Since 2004, I’ve been interested in expressive representations of data. My investigations started with a representation of geophysical data in the eXtensible Markup Language (XML). Although this was successful, use of the approach underlined the importance of metadata (data about data) as an oversight. To address this oversight, a subsequent effort introduced a relationship-centric representation via the Resource Description Format (RDF). RDF, by the way, forms the underpinnings of the next-generation Web – variously known as the Semantic Web, Web 3.0, etc. In addition to taking care of issues around metadata, use of RDF paved the way for increasingly expressive representations of the same geophysical data. For example, to represent features in and of the geophysical data, an RDF-based scheme for annotation was introduced using XML Pointer Language (XPointer). Somewhere around this point in my research, I placed all of this into a framework.

A data-centric framework for knowledge representation.

A data-centric framework for knowledge representation.

 In addition to applying my Semantic Framework to use cases in Internet Protocol (IP) networking, I’ve continued to tease out increasingly expressive representations of data. Most recently, these representations have been articulated in RDFS – i.e., RDF Schema. And although I have not reached the final objective of an ontological representation in the Web Ontology Language (OWL), I am indeed progressing in this direction. (Whereas schemas capture the vocabulary of an application domain in geophysics or IT, for example, ontologies allow for knowledge-centric conceptualizations of the same.)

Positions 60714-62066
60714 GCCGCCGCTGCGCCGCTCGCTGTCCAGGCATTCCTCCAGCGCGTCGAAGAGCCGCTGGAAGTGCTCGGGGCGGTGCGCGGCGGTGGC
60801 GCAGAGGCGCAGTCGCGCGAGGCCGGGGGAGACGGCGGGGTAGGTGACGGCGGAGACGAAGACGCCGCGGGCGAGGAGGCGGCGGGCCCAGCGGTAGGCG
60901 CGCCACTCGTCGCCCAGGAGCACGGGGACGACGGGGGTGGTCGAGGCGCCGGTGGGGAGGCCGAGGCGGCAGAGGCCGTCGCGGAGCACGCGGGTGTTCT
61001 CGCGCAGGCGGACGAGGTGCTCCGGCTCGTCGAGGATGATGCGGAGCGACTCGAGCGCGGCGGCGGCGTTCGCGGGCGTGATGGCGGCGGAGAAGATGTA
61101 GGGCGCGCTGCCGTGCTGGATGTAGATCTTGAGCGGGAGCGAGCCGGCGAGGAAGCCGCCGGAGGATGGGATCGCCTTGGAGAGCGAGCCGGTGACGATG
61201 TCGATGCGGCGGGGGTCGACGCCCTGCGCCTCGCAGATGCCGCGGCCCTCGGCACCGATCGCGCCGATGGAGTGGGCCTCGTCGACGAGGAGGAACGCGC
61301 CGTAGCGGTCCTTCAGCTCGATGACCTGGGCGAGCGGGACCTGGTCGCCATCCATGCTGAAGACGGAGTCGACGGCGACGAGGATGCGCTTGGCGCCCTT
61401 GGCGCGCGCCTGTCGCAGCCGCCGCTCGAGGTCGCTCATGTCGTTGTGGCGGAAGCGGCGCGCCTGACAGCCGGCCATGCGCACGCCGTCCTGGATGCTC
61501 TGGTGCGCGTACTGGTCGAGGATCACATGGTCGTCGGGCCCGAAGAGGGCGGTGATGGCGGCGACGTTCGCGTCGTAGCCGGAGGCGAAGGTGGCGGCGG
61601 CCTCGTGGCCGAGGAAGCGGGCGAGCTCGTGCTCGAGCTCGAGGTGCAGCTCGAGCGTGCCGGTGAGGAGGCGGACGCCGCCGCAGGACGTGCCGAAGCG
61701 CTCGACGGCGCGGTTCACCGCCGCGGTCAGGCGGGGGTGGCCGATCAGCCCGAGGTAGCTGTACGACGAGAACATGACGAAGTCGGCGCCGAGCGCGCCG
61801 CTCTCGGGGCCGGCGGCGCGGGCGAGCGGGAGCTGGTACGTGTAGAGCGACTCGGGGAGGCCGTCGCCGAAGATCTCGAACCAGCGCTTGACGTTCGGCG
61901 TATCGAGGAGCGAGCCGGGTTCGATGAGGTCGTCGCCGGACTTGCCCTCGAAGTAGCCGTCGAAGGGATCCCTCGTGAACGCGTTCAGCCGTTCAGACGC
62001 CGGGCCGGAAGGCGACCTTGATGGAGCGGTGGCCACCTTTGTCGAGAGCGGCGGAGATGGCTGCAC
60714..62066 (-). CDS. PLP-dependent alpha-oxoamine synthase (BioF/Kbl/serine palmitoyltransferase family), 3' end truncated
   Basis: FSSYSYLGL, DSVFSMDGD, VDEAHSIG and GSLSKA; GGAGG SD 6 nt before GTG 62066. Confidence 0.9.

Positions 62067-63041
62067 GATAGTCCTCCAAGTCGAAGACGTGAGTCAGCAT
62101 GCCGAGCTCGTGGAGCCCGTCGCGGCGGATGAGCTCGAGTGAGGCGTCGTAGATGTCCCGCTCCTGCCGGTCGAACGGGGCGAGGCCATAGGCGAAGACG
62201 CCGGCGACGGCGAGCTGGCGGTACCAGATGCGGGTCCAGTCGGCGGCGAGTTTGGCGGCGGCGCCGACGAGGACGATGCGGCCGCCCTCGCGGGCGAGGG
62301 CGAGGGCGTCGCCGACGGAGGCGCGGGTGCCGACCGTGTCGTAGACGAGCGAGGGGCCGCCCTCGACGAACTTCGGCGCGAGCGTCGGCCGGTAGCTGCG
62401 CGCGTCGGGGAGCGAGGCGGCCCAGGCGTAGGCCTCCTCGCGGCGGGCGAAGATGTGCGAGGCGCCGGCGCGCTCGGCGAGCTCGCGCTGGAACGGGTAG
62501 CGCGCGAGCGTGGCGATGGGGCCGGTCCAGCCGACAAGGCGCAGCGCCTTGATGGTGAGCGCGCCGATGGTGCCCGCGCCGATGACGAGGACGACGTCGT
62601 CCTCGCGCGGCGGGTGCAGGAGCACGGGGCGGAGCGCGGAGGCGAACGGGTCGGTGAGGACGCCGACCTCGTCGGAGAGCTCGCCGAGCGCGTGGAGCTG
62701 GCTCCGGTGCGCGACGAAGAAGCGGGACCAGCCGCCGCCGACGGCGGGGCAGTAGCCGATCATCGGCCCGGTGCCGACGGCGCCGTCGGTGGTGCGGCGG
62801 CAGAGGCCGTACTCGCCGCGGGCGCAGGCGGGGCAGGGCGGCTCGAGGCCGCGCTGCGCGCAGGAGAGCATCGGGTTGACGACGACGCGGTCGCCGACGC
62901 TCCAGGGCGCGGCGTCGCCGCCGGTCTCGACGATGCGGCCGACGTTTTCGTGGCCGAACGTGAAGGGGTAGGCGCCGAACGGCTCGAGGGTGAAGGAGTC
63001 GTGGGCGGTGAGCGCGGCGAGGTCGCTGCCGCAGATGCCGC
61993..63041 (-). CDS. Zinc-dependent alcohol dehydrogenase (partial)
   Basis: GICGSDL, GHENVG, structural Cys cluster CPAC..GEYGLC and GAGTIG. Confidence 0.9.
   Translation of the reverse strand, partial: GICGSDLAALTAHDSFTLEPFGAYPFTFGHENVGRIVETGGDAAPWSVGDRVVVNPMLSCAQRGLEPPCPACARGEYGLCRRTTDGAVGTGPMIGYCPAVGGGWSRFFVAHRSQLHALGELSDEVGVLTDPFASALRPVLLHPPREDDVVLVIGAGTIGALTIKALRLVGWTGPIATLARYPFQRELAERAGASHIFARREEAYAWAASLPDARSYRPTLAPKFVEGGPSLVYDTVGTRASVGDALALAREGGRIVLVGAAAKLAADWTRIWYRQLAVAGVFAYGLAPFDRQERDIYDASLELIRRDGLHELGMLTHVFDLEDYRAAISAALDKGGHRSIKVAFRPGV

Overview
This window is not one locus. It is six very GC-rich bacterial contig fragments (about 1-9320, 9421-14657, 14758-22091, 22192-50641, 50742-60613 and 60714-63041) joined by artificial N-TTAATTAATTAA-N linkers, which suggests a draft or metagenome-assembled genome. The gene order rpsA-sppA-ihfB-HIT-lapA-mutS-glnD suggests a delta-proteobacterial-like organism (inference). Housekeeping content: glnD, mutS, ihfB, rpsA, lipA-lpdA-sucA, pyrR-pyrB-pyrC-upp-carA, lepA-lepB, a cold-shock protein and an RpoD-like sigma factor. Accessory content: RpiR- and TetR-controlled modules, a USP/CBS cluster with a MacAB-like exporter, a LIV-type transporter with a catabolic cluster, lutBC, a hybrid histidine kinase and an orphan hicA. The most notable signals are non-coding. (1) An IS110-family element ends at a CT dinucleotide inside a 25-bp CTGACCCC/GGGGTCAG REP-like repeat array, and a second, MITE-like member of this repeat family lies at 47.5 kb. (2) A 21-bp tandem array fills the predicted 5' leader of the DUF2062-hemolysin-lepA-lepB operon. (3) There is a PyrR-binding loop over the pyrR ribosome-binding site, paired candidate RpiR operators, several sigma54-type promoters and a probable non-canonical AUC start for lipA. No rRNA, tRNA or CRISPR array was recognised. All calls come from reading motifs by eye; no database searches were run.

From niche areas of geophysics to IP networking, the Semantic Framework is broadly applicable. As a workflow for systematically enhancing the expressivity of data, the Framework is based on open standards emerging largely from the World Wide Web Consortium (W3C). Because there is significant interest in this next-generation Web from numerous parties and angles, implementation platforms allow for increasingly expressive representations of data today. In making data actionable, the ultimate value of the Semantic Framework is in providing a means for integrating data from seemingly incongruous disciplines. For example, such representations are actually responsible for providing new results – derived by querying the representation through a ‘semantified’ version of the Structured Query Language (SQL) known as SPARQL. 

I’ve spoken formally and informally about this research to audiences in the sciences, IT, and elsewhere. With York co-authors spanning academic and non-academic staff, I’ve also published four refereed journal papers on aspects of the Framework, and have an invited book chapter currently under review – interestingly, this chapter has been contributed to a book focusing on data management in the Semantic Web. Of course, I’d be pleased to share any of my publications and discuss aspects of this work with those finding it of interest.

With thanks in advance for any connections you’re able to facilitate, Ian. 

If anything comes of this, I’m sure I’ll write about it here – eventually!

In the meantime, feedback is welcome.